4:05      DE: And he learned lessons from his own imprisonment and basically portrayed himself as this rather Muslim Democrat who's going to liberalize Turkey's pro-militaristic democracy at the time in favor of a more pro-civilian regime. And with this message, he found quite a few supporters in the West predominantly; and that's the interesting part, in North America, in the United States, as well as the UK and other Western European capitals. And it really was the US's support that pulled him up the ranks of this newly established party course at the time in 2001 called Justice and Development Party. And he was later allowed to be the chairperson of the party. And later was, again, as a result of a compromise with the main opposition, Social Democrats, allowed to be the prime minister in Turkey in 2003.

5:08      KS: As you said, he's associated with one party. Over the years, Erdogan has been associated with a number of now defunct political parties, including the National Salvation Party, the Welfare Party and the Virtue Party, but certainly no party is more associated with him than the Justice and Development Party, better known as the AK Party or the AKP. For people who are just learning about Turkish politics, what is the important background on Erdogan's AK Party that people should know or understand?

5:42      DE: I'm glad you brought this up. Even the name of the party is quite controversial, really. The party started as AKP, Adalet ve Kalkınma Partisi, which obviously translates as Justice and Development Party, but Erdogan actually showed his earlier inclinations of his kind of tendency for one man rule by actually rejecting the party's name to be called as AKP and say it, instead, AK Party, which "Ak" in Turkish—A and K together—means white. White resembles as like a blank white page in Turkish political history of sorts, and it also suggests this resistance to corruption and a clean slate of sorts. So, the party's name for that matter is quite controversial. I prefer to call it AKP. The proponents of Erdogan's regime prefer to call it AK Party.

6:39      DE: So going back to the earlier history of the AKP, it started as this rather curious mix of center right, Liberal Islamist, ex Islamist politicians posing themselves very much like the Christian Democrats of Germany or very much like the right wing of Republicans in this country, who are ready to take on liberalization reforms in economy, primarily—opening up the Turkish economy to foreign direct investment, pushing through the reforms that would allow a fast track integration into the European Union of which Turkey has been waiting for the past five decades, much longer than any other candidate state, really. And he did accomplish a few of these goals, the short term goals. And that really was the early period of AKP, which actually was acting more like the harbinger of liberal reforms in Turkey. This period ran up until 2010, 2011.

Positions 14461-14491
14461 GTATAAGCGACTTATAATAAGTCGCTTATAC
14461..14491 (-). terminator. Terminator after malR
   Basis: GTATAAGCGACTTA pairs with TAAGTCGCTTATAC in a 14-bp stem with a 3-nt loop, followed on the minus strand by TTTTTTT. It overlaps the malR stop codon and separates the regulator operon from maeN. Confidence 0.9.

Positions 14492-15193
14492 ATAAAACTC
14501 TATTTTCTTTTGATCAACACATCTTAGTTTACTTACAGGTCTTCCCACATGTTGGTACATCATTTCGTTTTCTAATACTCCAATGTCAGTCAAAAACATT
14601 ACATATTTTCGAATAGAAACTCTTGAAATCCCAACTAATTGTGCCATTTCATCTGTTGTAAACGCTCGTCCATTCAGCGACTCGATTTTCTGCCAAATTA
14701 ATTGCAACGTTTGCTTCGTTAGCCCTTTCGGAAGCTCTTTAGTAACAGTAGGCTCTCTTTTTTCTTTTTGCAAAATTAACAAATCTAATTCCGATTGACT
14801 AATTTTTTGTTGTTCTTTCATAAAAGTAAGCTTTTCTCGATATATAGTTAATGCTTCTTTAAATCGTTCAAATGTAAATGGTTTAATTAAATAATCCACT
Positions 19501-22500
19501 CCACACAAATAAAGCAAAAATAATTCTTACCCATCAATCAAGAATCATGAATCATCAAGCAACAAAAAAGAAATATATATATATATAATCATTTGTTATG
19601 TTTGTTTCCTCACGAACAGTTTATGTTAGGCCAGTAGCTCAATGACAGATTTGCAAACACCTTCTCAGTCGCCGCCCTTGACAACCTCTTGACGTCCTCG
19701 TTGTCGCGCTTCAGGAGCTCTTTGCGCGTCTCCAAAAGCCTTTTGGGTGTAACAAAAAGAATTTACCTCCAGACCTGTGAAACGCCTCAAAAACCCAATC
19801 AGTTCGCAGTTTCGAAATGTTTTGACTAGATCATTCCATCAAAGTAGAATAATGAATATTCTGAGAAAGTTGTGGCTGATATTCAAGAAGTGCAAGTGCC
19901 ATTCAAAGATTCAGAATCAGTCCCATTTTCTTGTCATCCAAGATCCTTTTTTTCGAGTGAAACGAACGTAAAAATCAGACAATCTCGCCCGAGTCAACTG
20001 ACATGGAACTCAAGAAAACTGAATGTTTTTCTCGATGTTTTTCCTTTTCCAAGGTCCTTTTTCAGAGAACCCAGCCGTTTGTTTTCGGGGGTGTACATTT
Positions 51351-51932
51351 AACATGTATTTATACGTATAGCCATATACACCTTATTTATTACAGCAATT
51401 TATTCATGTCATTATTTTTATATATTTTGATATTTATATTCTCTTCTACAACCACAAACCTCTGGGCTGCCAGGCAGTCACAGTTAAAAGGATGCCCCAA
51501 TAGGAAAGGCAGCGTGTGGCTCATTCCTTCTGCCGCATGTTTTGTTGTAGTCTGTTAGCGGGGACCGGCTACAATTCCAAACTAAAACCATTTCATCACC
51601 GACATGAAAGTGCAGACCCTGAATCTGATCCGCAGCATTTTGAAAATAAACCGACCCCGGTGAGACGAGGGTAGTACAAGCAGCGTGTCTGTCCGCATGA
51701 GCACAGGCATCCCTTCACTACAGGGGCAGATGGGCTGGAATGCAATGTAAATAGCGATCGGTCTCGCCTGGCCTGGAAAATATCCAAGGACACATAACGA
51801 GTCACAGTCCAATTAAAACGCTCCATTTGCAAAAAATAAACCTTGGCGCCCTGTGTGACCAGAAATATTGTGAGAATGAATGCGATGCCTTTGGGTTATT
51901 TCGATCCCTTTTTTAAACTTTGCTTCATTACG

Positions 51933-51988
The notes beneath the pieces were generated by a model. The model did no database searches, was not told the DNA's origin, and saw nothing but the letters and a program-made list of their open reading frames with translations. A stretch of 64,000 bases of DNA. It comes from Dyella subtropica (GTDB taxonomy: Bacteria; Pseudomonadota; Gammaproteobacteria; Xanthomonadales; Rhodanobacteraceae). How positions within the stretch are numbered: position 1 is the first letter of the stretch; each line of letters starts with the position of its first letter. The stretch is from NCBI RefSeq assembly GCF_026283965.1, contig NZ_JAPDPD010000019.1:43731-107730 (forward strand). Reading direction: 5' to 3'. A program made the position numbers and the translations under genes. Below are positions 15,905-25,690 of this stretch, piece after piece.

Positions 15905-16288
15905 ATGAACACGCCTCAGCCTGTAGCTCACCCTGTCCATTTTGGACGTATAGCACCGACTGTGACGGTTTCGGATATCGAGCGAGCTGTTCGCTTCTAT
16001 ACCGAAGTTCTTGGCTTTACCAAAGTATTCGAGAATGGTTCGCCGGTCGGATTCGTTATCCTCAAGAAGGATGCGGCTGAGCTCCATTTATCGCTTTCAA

7:46      KS: Doga, the founder and first president of the Republic of Turkey, Mustafa Kemal Atatürk, as you know well, made sweeping reforms to secularize and industrialize the country. He created

8:00      KS: the Six Arrows, or the founding ideology of the modern Turkey, one of which was Laicism and secularism. Since Erdogan has been in power, he's worked to move the country away from secularism and toward religious nationalism. What motivates him to do this, and how has he done this? What steps has he taken?

8:21      DE: One thing to make clear: Erdogan never openly denounced secularism, neither during his prime ministership, neither during his presidency. He, along with the AKP, advocated for a more Anglo-style secularism versus that of the Laïcité model, the French secularist model that was embraced by Kemal Ataturk. Which basically makes a very clear distinction between the expression of religious identities in public spaces, especially by government workers, and the public space according to, let's say the enlightenment ideas of the French revolution, should only belong to the public, not to the religion. Whereas, as you guys may very well know in the Anglo tradition, which is very dominant in the UK as well as in the US, secularism is defined by freedom of expression of religion. And in our classes, let's say at American University, our students are allowed to wear all insignias of their religious beliefs or faiths and whatnot, and there is no pushback against individual or private expressions of faith in a public space like the university classroom. Whereas the Kemalist interpretation of secularism basically banned the expression of individual religious beliefs or faith expressions in public domain.